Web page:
The Spectator

The Spectator at war: A naval howler

A reader’s letter from The Spectator, 12 September 1914:

[To the Editor of The Spectator]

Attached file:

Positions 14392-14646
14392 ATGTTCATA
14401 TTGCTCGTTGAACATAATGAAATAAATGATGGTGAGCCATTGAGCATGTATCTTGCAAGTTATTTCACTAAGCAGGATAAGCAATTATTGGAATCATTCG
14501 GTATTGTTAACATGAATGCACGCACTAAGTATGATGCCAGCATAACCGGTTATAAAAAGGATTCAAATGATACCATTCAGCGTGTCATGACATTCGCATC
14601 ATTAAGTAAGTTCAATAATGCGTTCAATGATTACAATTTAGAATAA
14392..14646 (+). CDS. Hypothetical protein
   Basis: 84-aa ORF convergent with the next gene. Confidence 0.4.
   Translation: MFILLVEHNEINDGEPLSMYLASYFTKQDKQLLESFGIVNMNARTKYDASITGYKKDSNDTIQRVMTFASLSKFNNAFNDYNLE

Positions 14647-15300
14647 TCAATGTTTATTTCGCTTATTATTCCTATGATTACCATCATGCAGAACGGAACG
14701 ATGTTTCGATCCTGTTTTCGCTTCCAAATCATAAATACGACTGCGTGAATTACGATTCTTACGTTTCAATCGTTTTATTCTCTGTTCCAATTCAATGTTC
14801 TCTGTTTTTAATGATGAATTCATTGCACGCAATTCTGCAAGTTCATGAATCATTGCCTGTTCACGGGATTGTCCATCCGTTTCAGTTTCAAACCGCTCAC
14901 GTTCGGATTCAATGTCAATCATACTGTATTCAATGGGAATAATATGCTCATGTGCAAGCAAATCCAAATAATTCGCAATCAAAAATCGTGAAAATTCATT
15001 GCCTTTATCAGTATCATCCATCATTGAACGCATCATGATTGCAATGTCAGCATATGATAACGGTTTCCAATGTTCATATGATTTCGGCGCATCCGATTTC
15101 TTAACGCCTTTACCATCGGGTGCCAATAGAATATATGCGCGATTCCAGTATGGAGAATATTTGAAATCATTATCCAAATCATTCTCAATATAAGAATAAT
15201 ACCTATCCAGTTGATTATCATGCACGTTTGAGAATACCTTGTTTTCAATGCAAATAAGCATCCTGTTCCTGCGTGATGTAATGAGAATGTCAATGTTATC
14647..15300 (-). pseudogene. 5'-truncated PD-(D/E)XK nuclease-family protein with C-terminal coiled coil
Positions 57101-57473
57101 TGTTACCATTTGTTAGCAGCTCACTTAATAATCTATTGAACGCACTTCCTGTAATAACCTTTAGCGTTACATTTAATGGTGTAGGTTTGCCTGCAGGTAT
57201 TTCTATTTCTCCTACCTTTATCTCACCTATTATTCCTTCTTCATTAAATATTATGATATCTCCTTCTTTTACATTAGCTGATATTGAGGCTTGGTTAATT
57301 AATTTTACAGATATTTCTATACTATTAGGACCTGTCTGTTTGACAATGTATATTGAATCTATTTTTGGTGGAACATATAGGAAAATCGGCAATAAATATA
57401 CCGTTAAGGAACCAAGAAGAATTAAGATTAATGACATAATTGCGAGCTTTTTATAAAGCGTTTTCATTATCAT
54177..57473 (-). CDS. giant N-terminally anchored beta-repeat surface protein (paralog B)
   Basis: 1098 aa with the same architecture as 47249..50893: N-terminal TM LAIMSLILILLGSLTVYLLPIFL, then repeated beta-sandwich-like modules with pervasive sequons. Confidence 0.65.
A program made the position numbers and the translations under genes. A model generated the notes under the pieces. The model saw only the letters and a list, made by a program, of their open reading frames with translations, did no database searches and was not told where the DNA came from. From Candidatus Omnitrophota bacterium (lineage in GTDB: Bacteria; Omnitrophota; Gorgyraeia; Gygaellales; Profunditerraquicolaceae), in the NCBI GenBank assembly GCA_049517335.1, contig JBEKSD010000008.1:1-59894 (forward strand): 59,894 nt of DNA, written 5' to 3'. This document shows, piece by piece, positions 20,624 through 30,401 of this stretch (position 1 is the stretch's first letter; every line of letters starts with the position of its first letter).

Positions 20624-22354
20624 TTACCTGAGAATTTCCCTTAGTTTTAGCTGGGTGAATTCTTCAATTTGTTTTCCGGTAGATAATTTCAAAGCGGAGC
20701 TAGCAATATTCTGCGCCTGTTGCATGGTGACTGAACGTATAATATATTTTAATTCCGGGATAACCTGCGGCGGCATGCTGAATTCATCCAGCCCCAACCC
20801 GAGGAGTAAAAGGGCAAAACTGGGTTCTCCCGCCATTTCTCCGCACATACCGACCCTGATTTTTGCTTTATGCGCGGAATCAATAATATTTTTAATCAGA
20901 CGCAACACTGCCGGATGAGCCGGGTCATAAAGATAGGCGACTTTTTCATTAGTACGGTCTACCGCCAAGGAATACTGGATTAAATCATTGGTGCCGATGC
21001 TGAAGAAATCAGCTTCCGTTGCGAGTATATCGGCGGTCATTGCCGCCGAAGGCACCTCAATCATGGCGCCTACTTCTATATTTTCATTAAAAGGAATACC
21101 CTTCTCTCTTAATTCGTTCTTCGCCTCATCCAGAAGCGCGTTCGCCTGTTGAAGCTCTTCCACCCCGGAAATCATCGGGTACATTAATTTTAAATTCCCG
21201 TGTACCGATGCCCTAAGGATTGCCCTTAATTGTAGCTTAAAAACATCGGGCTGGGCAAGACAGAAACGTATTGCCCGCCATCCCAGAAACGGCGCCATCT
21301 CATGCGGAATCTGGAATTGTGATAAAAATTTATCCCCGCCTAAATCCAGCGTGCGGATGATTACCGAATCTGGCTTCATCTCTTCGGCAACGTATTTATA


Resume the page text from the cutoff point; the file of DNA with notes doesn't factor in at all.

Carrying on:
Sir, I am afraid your correspondent “Ex-Scholar” (Spectator, September 5th), in quoting a “howler,” has committed a little one himself. The incident of the sacred chickens to which he alludes did not take place in the “first sea fight between Romans and Carthaginians,” nor was Duilins the commander who flouted the State system of auguries. It was Claudius Pulcher who (as the Romans thought, in consequence of his blasphemy) was defeated in 249 B.C. by the Carthaginians under Adherbal off Drepana (Lilybaeum) in Sicily. It was his sister, a true scion of the arrogant Clandian stock, who, incommoded by the crowds leaving the games, said : “Oh that my brother were alive and in command of our ships!” —I am, &c


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